On days when there is no opera in the evening, there are extraordinary day trips to be taken into the mighty river, and explore the otherworldly fauna and flora from the countless tributaries. A particularly impressive phenomena happens when the dark colored waters of the Rio Negro meet with the light and muddy waters of the Rio Solimões, to form the great Amazon River proper. The two-toned waters run side by side for several miles, before mixing.

Peaking waters

Also, the Amazon rises about 40ft at its peak seasonal tide; and the wildlife (mostly birds, snakes and monkeys on trees; weird gigantic fish, alligators and pink dolphins in the rivers) becomes concentrated to the very top of the trees, so they're easily viewable by boat. The flora specimens are also impressive, particularly the Victoria Regias, a giant water lily that can grow to nearly 10 feet in diameter. The river's water levels peak around late June and July, when the oppressive summer heat starts. I think May is a good time to go, because the waters are fairly high, and the heat is still not as severe as in the summer.

Nature's show

The sheer scale of the land and geography in the region nurtures a fertile sense of wonder. It is the site of the second largest folkloric celebration in the country (after pre-Lent Carnival), the Boi-Bumba. The Boi-Bumba celebration is actually mentioned in a song that Kathleen Battle sings in that cotton-candy CD, "Pleasures of Their Company," issued by EMI before they canned her contract.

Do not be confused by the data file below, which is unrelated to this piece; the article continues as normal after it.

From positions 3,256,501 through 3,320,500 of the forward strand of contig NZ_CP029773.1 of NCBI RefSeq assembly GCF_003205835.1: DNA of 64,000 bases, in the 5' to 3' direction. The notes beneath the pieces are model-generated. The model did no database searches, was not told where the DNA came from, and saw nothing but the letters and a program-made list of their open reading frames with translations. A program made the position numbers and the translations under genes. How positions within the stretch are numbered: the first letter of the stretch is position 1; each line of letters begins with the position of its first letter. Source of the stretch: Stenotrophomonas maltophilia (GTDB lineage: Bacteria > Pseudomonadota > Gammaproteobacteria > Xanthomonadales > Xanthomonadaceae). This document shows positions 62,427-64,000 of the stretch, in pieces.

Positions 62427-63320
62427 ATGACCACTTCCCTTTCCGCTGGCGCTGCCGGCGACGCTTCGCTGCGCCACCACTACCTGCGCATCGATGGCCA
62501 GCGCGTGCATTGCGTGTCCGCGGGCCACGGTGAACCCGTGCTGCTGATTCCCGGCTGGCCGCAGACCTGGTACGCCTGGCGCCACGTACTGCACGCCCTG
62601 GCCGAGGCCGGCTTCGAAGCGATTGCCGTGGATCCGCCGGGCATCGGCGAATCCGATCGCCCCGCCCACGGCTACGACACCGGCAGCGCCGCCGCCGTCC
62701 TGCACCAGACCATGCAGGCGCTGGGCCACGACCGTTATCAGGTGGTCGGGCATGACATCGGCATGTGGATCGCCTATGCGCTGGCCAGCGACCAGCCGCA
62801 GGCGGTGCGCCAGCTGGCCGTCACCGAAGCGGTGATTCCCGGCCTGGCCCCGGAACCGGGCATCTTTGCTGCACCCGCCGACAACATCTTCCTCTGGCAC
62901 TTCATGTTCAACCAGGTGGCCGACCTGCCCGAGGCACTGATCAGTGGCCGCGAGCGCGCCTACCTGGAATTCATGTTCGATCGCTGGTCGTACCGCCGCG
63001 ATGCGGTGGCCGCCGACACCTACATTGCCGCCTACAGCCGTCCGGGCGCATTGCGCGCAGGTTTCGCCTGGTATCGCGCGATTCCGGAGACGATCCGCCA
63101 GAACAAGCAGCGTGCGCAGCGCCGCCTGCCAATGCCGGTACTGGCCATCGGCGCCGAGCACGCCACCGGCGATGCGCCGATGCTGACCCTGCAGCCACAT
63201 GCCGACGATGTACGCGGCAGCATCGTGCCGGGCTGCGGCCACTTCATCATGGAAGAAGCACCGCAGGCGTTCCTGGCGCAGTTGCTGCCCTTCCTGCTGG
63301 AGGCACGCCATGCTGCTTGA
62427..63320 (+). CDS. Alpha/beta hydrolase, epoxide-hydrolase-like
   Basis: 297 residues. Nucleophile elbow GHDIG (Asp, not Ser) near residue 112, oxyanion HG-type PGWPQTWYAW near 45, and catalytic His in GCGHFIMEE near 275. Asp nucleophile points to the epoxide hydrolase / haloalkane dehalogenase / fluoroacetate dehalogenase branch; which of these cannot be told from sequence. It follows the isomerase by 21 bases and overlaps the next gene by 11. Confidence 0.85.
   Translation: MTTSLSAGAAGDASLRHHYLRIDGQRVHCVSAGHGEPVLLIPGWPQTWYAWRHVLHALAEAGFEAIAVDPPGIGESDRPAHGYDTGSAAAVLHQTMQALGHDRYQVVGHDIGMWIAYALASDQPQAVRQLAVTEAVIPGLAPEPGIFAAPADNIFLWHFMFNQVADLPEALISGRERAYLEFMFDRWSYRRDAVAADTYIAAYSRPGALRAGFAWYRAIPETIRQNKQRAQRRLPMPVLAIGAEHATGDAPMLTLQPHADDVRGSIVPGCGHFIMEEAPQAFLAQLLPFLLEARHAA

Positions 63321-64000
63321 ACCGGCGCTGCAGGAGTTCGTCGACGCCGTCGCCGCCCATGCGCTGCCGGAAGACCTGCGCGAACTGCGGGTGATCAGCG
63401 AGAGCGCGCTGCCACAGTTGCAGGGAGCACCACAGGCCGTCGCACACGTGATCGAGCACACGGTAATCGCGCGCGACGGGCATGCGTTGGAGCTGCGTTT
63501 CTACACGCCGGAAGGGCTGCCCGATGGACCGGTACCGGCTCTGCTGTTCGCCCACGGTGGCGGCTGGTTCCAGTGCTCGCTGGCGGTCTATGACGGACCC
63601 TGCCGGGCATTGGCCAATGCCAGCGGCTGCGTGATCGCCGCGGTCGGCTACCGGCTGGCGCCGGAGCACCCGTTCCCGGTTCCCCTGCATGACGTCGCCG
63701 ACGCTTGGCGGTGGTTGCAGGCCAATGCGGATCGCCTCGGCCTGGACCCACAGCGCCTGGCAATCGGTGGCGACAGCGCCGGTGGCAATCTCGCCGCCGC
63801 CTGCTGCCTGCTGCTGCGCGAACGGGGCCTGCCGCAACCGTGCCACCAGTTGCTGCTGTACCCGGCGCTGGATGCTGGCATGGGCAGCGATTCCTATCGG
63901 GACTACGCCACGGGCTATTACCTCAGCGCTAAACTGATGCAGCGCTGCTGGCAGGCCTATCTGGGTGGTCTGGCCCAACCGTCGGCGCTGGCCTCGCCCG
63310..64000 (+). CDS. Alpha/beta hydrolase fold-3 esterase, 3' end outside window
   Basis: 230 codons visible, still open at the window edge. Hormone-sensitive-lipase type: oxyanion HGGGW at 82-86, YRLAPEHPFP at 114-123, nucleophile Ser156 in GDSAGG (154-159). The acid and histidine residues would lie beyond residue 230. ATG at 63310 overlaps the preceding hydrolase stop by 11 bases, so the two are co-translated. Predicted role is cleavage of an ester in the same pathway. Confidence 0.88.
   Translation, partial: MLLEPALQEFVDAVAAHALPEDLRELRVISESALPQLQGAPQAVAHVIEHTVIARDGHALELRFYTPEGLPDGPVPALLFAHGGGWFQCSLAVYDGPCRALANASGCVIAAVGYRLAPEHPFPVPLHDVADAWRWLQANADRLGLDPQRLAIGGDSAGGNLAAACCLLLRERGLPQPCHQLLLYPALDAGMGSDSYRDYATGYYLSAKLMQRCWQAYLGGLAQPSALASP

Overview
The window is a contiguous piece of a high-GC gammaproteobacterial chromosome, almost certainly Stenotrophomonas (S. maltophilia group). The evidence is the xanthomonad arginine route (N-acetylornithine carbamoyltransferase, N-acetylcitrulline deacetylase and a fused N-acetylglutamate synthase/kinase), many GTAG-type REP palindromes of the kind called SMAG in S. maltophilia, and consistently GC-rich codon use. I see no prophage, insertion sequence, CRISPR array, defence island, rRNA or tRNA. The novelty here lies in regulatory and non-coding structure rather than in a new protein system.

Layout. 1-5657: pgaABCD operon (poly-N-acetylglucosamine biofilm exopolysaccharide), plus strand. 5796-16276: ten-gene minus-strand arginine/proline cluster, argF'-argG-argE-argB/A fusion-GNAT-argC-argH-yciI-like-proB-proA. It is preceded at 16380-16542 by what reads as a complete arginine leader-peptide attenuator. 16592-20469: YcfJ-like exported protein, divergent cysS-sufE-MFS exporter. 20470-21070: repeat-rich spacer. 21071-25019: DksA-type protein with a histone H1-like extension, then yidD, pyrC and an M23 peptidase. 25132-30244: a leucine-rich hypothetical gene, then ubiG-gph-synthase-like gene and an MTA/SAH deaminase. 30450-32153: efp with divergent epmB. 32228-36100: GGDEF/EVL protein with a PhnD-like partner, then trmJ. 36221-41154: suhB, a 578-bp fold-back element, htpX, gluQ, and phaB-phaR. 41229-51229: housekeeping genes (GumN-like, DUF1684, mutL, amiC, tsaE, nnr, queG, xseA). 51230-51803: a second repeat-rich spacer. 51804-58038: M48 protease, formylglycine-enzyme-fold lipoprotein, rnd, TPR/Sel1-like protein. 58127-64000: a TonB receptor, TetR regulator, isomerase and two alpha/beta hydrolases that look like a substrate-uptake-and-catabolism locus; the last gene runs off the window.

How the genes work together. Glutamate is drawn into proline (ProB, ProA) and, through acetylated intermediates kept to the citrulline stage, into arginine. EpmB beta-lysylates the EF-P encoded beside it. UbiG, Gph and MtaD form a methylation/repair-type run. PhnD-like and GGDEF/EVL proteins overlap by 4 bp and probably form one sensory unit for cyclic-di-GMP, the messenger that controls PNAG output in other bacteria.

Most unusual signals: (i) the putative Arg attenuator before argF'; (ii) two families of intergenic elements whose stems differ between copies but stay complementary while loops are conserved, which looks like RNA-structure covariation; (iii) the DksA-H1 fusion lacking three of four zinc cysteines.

There are an estimated 30 or so tribes in the Amazon region which still have had no contact with western culture, but many of the indigenous populations have essentially turned into the urban poor of Manaus after contact with civilization. Since the record of contact is so poor, Brazil's federal office for indigenous affairs currently has a hands-off policy, of avoiding contact at all costs with remote tribes.

During opera days, you can visit the town itself. Manaus is a city of 1.5 million inhabitants, and it has an interesting history. The Amazonas state (the largest State in the Brazilian federation, encompassing the bulk of the Amazon basin and comparable in size to the entire Western U.S.) is investing heavily on museums, libraries, film, music, literary grants, and various festivals, as a strategy for regional development in tandem with its growing eco-tourism economy. These initiatives are offered as an alternative to more destructive, exploitative uses of the rainforest economy, and represent a cornerstone strategy by the state's new generation of leaders, headed by the 38-year-old new governor, Eduardo Braga. The lavish opera house is the city's calling card and the festival is iconic of this effort. It was built from the wealth of 19th century rubber extraction economy -- back when the Americans and the Germans were beginning to mass manufacture cars, and needed rubber for tires -- before rubber was synthesized from petroleum distillates.